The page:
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Chem Senses. 1996 Aug;21(4):397-403.

Astringency of organic acids is related to pH.

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  • 1Department of Food Science, Cornell University, Ithaca, NY 14853, USA.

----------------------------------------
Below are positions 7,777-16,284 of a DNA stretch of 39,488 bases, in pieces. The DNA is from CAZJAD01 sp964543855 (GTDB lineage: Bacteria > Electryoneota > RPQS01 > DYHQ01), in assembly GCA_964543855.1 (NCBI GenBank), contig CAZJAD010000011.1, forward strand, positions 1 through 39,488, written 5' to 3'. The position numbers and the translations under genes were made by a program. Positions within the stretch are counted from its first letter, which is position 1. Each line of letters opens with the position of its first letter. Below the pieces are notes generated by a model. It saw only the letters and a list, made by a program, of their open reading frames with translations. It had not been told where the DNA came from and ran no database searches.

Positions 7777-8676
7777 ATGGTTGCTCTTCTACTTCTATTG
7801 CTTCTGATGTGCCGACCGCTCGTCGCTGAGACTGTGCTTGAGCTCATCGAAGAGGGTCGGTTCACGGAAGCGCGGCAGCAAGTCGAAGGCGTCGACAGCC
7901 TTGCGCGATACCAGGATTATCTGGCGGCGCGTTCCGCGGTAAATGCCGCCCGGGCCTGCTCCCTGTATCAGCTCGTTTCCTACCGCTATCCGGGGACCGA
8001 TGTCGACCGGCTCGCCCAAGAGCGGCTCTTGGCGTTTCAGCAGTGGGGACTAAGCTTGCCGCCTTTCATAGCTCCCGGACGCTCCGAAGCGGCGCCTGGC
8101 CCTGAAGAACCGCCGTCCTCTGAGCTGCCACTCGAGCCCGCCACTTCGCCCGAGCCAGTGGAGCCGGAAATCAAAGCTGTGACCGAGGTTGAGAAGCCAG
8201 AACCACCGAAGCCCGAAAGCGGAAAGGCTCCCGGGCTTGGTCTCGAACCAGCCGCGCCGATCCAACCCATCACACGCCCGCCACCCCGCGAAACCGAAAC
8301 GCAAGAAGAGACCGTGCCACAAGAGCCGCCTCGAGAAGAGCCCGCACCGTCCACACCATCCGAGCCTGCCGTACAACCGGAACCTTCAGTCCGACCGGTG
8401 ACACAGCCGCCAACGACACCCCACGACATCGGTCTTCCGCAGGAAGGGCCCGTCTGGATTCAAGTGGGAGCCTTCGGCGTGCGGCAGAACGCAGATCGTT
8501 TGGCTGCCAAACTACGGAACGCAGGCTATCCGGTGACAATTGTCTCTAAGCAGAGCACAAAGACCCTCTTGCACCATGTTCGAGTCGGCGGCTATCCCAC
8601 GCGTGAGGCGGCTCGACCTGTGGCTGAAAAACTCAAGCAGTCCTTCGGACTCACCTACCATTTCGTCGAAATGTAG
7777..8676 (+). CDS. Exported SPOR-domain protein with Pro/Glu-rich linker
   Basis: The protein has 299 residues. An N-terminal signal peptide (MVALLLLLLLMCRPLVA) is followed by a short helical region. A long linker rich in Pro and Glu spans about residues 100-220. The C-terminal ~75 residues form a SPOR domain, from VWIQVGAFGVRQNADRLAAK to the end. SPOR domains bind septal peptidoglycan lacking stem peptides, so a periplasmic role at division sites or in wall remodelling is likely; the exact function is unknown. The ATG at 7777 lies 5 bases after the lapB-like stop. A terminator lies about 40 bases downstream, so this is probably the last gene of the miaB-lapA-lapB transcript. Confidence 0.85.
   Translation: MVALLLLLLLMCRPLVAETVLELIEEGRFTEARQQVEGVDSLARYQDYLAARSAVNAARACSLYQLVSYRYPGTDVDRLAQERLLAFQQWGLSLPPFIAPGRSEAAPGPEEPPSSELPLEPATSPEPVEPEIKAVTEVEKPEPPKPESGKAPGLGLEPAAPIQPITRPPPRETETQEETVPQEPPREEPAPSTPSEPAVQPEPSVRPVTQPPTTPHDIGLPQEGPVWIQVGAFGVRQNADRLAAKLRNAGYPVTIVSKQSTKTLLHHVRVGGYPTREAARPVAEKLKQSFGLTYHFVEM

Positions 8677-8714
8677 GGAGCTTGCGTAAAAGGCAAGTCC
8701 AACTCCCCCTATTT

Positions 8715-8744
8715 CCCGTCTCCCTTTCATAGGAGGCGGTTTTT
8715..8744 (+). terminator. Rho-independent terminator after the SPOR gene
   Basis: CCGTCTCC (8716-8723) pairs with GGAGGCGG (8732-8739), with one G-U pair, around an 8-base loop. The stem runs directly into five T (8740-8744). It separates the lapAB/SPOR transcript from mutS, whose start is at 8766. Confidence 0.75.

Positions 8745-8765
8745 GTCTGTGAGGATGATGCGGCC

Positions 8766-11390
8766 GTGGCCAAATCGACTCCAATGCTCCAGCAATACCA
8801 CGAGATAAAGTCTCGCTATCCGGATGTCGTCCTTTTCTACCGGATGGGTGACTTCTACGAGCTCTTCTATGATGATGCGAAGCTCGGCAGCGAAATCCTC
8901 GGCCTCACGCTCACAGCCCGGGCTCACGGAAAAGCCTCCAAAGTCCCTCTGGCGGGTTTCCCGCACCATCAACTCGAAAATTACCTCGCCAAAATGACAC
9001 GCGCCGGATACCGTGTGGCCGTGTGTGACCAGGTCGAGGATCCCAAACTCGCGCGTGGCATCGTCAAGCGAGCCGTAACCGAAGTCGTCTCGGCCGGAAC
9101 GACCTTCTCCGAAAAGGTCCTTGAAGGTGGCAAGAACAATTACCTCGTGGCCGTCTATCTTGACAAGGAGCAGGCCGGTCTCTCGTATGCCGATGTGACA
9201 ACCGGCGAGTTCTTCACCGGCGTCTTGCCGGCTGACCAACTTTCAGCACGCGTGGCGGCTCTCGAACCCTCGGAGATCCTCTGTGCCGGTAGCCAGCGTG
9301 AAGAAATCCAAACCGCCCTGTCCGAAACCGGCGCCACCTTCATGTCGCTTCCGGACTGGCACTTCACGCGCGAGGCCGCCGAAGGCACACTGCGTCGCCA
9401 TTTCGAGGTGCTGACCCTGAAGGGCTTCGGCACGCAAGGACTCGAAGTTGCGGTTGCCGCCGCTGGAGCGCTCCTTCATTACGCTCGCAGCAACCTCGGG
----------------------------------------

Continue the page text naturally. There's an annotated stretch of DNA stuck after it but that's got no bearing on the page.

Astringency and sourness of lactic, acetic and citric acids, each adjusted to pH 3, 5 and 7, were evaluated in two experiments, one starting at equal concentrations in wt/vol before neutralization and the second starting at equal molarity. Astringency and sourness decreased with increasing pH. However, acids were differentially sour at equal pH, consistent with previous findings. In contrast, the tactile attributes associated with astringency (drying, roughing of oral tissues and puckery/tightening sensations) were similar across acids; pH was the major influence on astringency. Strong dependence on pH suggests that astringency of these acids is a direct result of their acidic properties, and not solely due to the hydrogen bonding mechanisms previously suggested as an explanation of astringency in tannin interactions with salivary proteins.

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